Rick Zuccaro
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Questions & Answers

1. How long have you been playing the Keyboards?

I have been playing keyboards throughout most of my life. I started formal piano lessons at 9 years old, purchased my first synthesizer at 13 years old, and started performing live with my first Band at 17 years old. In the early years, I always enjoyed studying and being influenced by all styles of music. Classic Rock, Contemporary, Pop, Jazz, Blues, Fusion, Classical, and even Ragtime, have remained among the styles of music I have always studied. If you are a serious musician, you never stop studying music theory and improvisational techniques. These days I enjoy YouTube as my main source of studying music, as well as a main source of being continually inspired musically.

2. How many songs have you written and recorded?

I have written over 150 songs throughout my lifetime, but I have only recorded about 70 of them. I am currently working on several new recording projects in my studio, but I have always written songs at a much faster pace than I am able to record them. I am very proud of my “Songs of a Lifetime” Portfolio, which includes some of my best musical compositions. “Songs of a Lifetime” was the combination of many years of writing songs, and a 3-year time period in my life where I was able to record my music full-time without interruption. There are many extremely accomplished musicians from various parts of the country performing on my Songs of a Lifetime portfolio, as you will notice when reading the special guests mentioned on the CD’s. The performances are exceptional and inspiring. Click to view Rick's Original Music.

3. How often do you write new material?

I write music every time I sit down and play the piano, which is every day. However, I don’t always create a new song from every new musical idea I create. Many times, I create musical ideas and musical fragments as a form of practicing. The lifelong journey of continuous improvement as a piano player and keyboard player, has always remained my number one goal as a musician. The greatest part about studying music, is that you can never get to the end. There will always be more scales, chord structures, and music theory to be studied, analyzed, and practiced. I thank God every day for the life-long passion I have enjoyed from studying, writing, recording, and performing music.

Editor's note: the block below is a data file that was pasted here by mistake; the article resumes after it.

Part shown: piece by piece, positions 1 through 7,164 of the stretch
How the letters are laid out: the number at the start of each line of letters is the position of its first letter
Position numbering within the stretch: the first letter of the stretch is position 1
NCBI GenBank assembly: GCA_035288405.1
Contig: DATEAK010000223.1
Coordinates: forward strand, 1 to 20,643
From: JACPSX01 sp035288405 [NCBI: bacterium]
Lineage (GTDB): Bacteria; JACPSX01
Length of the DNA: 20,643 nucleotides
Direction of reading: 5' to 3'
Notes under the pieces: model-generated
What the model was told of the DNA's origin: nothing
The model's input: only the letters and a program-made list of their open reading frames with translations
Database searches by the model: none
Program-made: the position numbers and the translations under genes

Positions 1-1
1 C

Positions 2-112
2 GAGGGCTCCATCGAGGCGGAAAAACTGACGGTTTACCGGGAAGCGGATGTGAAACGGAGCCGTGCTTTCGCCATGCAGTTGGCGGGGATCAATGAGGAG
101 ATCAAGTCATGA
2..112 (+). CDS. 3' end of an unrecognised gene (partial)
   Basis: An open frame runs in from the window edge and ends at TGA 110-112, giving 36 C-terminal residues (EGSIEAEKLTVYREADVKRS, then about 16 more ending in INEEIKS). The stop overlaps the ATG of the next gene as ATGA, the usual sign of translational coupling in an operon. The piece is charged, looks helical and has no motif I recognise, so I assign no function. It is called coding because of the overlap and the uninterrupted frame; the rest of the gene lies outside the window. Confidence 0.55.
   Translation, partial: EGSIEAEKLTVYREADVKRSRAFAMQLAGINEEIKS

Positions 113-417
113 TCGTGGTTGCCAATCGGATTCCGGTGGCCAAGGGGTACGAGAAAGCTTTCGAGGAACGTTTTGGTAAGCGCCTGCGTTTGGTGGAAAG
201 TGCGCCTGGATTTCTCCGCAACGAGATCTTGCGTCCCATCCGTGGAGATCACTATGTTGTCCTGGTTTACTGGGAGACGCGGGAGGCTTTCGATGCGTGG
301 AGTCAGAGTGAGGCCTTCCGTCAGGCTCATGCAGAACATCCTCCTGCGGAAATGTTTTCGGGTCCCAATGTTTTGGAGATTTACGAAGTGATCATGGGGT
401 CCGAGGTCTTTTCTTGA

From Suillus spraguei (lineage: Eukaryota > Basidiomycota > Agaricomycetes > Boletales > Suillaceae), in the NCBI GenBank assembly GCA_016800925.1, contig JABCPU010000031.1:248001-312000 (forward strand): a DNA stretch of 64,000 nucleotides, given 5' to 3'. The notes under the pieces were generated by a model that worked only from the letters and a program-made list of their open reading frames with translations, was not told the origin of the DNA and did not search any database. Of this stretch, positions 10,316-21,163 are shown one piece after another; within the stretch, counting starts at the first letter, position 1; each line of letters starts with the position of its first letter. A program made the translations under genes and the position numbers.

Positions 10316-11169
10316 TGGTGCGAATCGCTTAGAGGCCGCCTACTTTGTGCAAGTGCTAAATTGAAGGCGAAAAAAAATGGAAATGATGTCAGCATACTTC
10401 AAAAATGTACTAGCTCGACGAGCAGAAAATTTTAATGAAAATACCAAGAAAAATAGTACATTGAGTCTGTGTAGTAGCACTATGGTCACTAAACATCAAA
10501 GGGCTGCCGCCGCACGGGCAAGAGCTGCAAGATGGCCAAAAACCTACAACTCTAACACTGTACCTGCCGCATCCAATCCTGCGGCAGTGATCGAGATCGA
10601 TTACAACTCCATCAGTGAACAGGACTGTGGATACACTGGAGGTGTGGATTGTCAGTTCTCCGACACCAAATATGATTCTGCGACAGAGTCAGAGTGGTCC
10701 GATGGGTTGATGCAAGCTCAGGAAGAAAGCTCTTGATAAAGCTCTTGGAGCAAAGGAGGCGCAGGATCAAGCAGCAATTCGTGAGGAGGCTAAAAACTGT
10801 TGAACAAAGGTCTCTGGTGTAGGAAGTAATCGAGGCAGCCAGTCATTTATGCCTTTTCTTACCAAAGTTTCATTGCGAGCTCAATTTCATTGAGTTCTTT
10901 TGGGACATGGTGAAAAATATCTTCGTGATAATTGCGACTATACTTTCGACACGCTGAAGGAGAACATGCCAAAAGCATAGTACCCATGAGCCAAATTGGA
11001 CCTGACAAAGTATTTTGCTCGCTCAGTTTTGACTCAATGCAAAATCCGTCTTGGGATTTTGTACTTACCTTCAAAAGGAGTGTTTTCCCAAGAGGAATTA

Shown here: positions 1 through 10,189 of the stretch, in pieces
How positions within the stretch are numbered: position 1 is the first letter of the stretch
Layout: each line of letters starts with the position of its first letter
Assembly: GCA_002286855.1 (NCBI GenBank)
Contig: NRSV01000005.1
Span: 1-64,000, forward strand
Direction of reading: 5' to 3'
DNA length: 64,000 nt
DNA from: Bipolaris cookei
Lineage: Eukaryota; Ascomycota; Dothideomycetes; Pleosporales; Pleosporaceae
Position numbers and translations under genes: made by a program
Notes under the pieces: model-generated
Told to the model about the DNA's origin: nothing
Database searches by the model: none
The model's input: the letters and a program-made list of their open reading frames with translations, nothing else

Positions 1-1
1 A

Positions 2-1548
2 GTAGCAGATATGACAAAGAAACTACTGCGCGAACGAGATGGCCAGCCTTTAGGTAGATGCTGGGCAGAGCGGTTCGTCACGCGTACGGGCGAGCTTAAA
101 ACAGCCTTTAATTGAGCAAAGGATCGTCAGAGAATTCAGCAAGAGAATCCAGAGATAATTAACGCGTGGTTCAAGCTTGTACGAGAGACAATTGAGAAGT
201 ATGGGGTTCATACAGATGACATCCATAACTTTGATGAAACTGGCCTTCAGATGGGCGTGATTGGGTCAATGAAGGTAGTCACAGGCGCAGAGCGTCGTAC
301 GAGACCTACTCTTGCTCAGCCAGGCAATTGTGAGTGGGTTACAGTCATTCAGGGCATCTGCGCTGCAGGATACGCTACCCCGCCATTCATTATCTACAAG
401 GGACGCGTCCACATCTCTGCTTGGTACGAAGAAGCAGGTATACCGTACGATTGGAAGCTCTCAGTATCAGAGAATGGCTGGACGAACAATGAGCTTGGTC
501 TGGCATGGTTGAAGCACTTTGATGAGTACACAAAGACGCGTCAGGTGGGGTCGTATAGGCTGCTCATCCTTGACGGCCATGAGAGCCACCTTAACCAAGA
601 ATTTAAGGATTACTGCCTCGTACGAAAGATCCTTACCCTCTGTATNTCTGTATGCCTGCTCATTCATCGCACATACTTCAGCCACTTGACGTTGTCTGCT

4. Where do you get your inspiration to write so much material, and how does your songwriting process usually flow?

Since I have always enjoyed studying music theory and improvisational techniques, writing music becomes a natural transition from whatever I am improvising at that moment. Every day when I am playing the piano for my own enjoyment, I compose new melodies and musical passages that become my next song. So for me, songwriting almost always begins with the music first. From that point, I make the decision of whether the song will be an instrumental composition, or if I will be writing lyrics to fit the music. If I decide to write lyrics, I usually play the chorus repeatedly allowing the emotion of the music to trigger a lyric or a phrase. I believe that for a song to be a great song, you have to have a strong chorus or “hook.” In other words, there has to be a “magic” about the chorus section that keeps people singing even after the song ends. The magical combination of great music and great lyrics, is exactly what makes listeners want to hear a song over and over again. Once I have a strong hook, I create the “concept” of the song, and clearly define the song’s message with an outline. From there I develop the story line, and begin crafting the lyrics for the verses and possibly a bridge section. When it comes to writing lyrics, I believe in telling a story while being very open and honest. I am always looking to provoke emotions with the listener. I enjoy writing about varying topics, and many times my songs will end up as cross-over songs for different genres. Often my lyrical content may seem like a typical love song, but will also have deep religious content as well. If the song is an instrumental, my process is the same except the melody line is telling the story. I am inspired primarily by events that have taken place in my life, however there are other influences that inspire me creatively as well. For example, other musician’s performances, or hearing a new song that pushes the creative envelope in a new direction, inspires me to write. Sometimes hearing a lyrical phrase that says something in a new way, will immediately inspire me to push my own creativity to a new level, and create a new song with improved lyrical content. I have always believed that the greatest Songwriters are the greatest Storytellers, so I am always exploring new ways to enhance the lyrical content in my songs

5. If a Producer or Record Company asked you to write a ten-song CD in one week, could you do that?

Absolutely… I love writing songs, and I work extremely well under pressure. Plus, I always have a number of musical concepts and ideas ready for completion at any given time. One reason I don’t record my songs at the same pace as I write, is because the production of the song would become outdated. Production is a continually evolving art form in itself. However, I am a firm believer that a great song can be timeless, especially a well-written Ballad. I also believe that a song should be able to stand on its own, and be a great song with just a piano and a vocal, or a guitar and a vocal.